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A Letter from a Third Grader, Part 2: My Response

Science is a joyful endeavor. Not always, and maybe not even most of the time, but let’s face it: at heart, scientists are still little kids, endlessly curious about the world and always exploring, always asking why. One of the criticisms pseudoscientists and anti-science types make of scientists is that we’re soulless and heartless, that our explorations bleed the joy and wonder out of life, but my experience is the opposite. Knowing more reveals the universe to be a wonderful place, full of interesting and marvelous things.

That’s the pep talk I basically gave myself before I wrote my response to the third grader who sent me a letter last week:

Dear [name removed],

Thank you for your letter. I’m glad to hear you’re learning interesting things about the Solar System. I teach astronomy classes at the college where I work, so I always try to learn new things about our universe every time I teach the class. One thing I love about astronomy is that you don’t need a telescope or a lot of expensive things to enjoy our universe: you just need to go outside and look up.

I first became interested in space when I was a little younger than you. There was a space probe called Voyager 2 that was sent to explore the four largest planets in the Solar System, and I saw the pictures it took of Jupiter in National Geographic magazine. That was the first time I really understood that there are worlds other than Earth, and I saw how interesting those worlds are.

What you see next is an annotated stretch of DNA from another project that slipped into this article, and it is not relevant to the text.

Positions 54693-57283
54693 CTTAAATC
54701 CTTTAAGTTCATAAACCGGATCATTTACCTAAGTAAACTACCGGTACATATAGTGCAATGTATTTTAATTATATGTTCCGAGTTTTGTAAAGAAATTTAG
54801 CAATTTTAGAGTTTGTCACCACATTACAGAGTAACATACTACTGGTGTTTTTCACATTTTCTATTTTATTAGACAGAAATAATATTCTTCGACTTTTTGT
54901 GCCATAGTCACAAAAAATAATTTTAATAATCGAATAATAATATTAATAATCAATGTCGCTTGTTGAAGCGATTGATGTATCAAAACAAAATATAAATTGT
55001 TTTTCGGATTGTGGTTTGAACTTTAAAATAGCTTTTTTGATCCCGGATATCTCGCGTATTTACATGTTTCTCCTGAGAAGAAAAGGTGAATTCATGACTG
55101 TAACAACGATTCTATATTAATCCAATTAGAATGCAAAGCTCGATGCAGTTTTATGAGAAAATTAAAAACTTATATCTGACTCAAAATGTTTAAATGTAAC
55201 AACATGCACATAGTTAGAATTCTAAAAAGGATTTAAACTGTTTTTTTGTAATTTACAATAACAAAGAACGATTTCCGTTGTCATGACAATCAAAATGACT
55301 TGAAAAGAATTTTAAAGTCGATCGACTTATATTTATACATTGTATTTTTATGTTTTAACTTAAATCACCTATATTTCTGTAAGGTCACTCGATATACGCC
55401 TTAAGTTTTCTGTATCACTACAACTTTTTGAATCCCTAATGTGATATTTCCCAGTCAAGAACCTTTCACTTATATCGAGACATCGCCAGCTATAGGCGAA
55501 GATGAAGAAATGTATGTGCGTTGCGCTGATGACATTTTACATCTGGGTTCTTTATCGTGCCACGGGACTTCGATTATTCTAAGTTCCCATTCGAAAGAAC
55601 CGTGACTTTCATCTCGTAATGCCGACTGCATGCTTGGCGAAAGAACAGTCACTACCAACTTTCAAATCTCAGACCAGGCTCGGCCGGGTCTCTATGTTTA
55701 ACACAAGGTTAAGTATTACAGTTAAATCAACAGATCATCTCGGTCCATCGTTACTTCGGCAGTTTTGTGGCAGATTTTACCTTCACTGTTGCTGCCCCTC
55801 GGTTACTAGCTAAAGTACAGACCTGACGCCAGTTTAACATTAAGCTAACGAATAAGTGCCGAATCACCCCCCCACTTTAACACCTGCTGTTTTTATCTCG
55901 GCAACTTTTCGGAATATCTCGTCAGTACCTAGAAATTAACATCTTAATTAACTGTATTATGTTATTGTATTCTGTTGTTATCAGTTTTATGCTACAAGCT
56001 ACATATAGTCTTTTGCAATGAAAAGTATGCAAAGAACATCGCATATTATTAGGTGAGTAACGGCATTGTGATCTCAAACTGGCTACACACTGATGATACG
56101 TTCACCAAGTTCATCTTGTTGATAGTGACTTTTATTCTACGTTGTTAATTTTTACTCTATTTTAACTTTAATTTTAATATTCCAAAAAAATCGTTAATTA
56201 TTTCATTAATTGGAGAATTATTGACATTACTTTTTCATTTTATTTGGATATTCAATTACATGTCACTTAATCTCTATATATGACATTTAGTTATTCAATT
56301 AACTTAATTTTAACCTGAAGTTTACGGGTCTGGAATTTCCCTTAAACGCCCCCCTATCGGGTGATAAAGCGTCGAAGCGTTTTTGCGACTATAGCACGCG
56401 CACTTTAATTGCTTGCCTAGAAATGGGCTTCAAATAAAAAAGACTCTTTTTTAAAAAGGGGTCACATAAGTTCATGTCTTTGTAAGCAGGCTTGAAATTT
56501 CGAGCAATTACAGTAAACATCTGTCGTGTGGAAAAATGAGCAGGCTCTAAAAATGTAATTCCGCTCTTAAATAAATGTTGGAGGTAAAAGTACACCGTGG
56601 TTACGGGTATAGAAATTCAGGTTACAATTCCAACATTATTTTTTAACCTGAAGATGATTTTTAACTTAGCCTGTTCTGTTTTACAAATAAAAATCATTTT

Fomalhaut with a ring of gas and one of its planets

One thing that we know now that we didn’t know when I was young is that there are a lot of planets orbiting– astronomers have found over 500 planets in other solar systems! One of these systems is called Fomalhaut (if you say “foam a lot”, it’s close enough), and we can see how planets form. A star forms in the middle of a cloud of gas, and little lumps in the cloud form into planets. Scientists think this is how planets in our Solar System formed, too.

Saturn

The planet I find most interesting right now is Saturn. The Cassini space probe is orbiting Saturn right now and taking pictures of the planet and its moons. Saturn is like a smaller brother to Jupiter: it’s made of the same stuff and it has a lot of big storms like Jupiter does. Saturn’s rings are not only beautiful, they are very interesting because of how they are shaped and how Saturn’s moons help make them the way they are.

Saturn's moon Enceladus

Since they are made of ice, they shine brightly in the Sun and light up Saturn even when it’s night on the planet. Saturn has a lot of interesting moons, too, including Titan, which is bigger than Mercury and has a thicker atmosphere than Earth, though we couldn’t live there – it’s too cold and the air has poisonous gases like methane and ammonia. Another moon is Enceladus, which is covered with ice, but has a big ocean underneath kept warm by volcanoes. Some scientists think there could be life in the ocean underneath that ice, which I think is very exciting.

I hope you keep learning more interesting things about our Solar System and our universe!

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13 Responses to “A Letter from a Third Grader, Part 2: My Response”


  1. 1 Stephen Liverpool February 3, 2011 at 10:11

    Once I initially commented I clicked the -Notify me when new comments are added- checkbox and now each time a remark is added I get 4 emails with the identical comment. Is there any method you can remove me from that service? Thanks!

  2. 3 Surf Nicaragua February 12, 2011 at 10:06

    Wow, awesome blog layout! How long have you been blogging for? you make blogging look easy.


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